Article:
MANILA, PHILIPPINES - ADB is lending an additional US$60 million to support a project that is helping increase access of the poor in three provinces in Sri Lanka to safe water and sanitation.
The loan will help the Secondary Towns and Rural Community-Based Water Supply and Sanitation Project, approved in 2003 with a $60.3 million loan, achieve its objective of bringing clean water to nearly a million people and better sanitation to more than 170,000 people.
The project is providing water in four urban areas - Batticaloa and Muttur in the North-East province, Polonnaruwa in the North Central province, and Hambantota in the Southern Province. Most of the people in these areas are vulnerable due to years of conflict and the impact of the December 2004 Indian Ocean tsunami disaster.
The project is also carrying out a rural water supply program in the North Central and North-East province, and is helping the National Water Supply and Drainage Board improve its operational and financial efficiency.
"By improving access to safe water and sanitation, thereby decreasing waterborne diseases and reducing the amount of resources spent on these, the project is helping reduce poverty and promote human development," says Tatiana Gallego-Lizon, an ADB Urban Development Specialist.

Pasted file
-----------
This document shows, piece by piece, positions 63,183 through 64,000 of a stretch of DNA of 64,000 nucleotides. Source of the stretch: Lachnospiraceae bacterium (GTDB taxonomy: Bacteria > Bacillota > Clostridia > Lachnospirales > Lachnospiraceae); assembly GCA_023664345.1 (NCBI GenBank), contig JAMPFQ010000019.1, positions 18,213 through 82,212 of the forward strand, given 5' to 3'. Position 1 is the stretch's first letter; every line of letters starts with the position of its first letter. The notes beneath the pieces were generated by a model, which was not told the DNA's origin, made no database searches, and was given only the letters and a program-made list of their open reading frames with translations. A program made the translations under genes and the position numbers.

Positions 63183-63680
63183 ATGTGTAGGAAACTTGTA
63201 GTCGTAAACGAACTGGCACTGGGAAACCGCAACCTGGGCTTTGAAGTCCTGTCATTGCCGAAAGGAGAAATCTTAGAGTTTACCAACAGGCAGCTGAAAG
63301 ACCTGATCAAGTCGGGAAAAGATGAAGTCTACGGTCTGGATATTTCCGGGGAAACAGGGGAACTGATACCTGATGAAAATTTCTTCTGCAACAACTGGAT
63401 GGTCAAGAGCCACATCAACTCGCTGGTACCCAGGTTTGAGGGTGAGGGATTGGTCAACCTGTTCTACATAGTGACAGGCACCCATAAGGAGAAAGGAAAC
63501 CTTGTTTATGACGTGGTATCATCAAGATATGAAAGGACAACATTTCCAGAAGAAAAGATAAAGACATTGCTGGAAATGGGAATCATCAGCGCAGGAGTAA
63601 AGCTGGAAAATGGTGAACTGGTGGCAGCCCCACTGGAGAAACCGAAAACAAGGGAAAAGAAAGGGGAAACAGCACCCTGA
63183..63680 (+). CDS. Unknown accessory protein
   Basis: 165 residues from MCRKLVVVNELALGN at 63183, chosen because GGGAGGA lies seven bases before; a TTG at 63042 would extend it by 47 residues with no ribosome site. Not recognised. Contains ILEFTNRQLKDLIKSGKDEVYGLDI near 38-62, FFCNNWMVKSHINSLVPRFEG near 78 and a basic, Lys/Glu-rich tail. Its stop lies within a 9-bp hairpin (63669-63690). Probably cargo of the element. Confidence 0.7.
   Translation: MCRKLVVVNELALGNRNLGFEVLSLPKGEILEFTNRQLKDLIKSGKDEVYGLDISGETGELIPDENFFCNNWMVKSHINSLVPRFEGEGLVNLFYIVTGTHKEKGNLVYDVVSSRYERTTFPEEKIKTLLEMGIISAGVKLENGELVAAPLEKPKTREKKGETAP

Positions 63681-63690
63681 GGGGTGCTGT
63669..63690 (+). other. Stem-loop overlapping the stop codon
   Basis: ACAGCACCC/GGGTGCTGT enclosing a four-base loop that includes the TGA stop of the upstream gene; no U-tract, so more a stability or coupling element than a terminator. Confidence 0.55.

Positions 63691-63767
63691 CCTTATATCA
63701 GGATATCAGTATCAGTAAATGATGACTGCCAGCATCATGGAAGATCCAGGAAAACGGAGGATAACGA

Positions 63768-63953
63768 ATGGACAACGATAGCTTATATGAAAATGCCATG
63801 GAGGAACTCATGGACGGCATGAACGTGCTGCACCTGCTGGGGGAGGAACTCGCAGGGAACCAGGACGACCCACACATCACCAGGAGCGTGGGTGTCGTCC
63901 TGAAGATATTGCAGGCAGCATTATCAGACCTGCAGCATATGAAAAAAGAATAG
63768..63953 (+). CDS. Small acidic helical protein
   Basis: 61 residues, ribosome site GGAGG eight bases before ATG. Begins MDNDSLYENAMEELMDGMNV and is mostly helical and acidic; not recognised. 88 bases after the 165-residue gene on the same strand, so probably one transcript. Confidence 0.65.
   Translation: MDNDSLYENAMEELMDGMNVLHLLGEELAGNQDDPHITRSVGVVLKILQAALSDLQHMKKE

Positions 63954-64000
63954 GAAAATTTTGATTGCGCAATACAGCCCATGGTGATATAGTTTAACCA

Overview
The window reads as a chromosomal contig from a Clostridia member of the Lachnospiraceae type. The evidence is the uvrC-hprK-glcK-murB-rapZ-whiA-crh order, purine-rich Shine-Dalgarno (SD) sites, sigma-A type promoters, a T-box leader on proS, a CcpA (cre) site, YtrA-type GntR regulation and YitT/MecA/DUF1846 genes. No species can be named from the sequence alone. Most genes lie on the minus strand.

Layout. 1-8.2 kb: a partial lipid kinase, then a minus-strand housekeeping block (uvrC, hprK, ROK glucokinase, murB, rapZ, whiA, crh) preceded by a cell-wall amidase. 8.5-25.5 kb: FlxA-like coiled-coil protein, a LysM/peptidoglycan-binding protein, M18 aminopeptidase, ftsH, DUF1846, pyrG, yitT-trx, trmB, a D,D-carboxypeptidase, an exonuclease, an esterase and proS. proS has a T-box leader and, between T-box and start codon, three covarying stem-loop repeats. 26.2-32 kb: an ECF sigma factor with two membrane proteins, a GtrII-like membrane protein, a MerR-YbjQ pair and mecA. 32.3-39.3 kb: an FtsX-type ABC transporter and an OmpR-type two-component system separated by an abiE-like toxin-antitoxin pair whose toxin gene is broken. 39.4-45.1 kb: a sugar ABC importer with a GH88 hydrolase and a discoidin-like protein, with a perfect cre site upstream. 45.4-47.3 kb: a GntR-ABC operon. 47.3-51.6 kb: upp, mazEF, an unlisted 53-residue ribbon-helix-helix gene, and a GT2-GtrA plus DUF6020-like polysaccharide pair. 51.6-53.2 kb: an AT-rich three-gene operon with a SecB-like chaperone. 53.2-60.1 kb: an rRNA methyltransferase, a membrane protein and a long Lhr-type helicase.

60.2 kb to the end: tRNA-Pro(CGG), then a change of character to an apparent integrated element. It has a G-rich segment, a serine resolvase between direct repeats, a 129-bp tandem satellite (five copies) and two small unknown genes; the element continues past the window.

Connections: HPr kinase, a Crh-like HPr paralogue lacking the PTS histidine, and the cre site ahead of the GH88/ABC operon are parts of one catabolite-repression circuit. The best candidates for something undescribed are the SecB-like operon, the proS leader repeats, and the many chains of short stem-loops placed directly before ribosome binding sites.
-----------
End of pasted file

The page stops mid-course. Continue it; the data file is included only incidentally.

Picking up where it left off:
Project costs are exceeding the original estimate because of a rise in prices of construction materials particularly after the tsunami, underestimation of some costs during appraisal, engineering and design modifications, and increases in government taxes and duties. From $86.3 million, the project is now estimated to cost $175.2 million.
"Without additional loans, the project would be unable to meet its objectives," adds Ms. Gallego-Lizon.
The new loan will be composed of a $46.5 million loan from ADB's concessional Asian Development Fund (ADF), and $13.5 million from its ordinary capital resources (OCR). Of the ADF loan, $18.5 million will come from unutilized amounts of closed loans to the Government of Sri Lanka.
The ADF loan carries a 32-year term, including a grace period of 8 years. Interest is charged at 1% per annum during the grace period and 1.5% per annum subsequently. The OCR loan has a 25-year term, including a 5-year grace period. Interest is based on ADB's LIBOR-based lending facility.
The Government will provide a total of $51.8 million equivalent to meet the project's new total estimated cost. The beneficiary communities will shoulder $3 million equivalent. The project's target completion date has been moved from March 2009 to December 2009.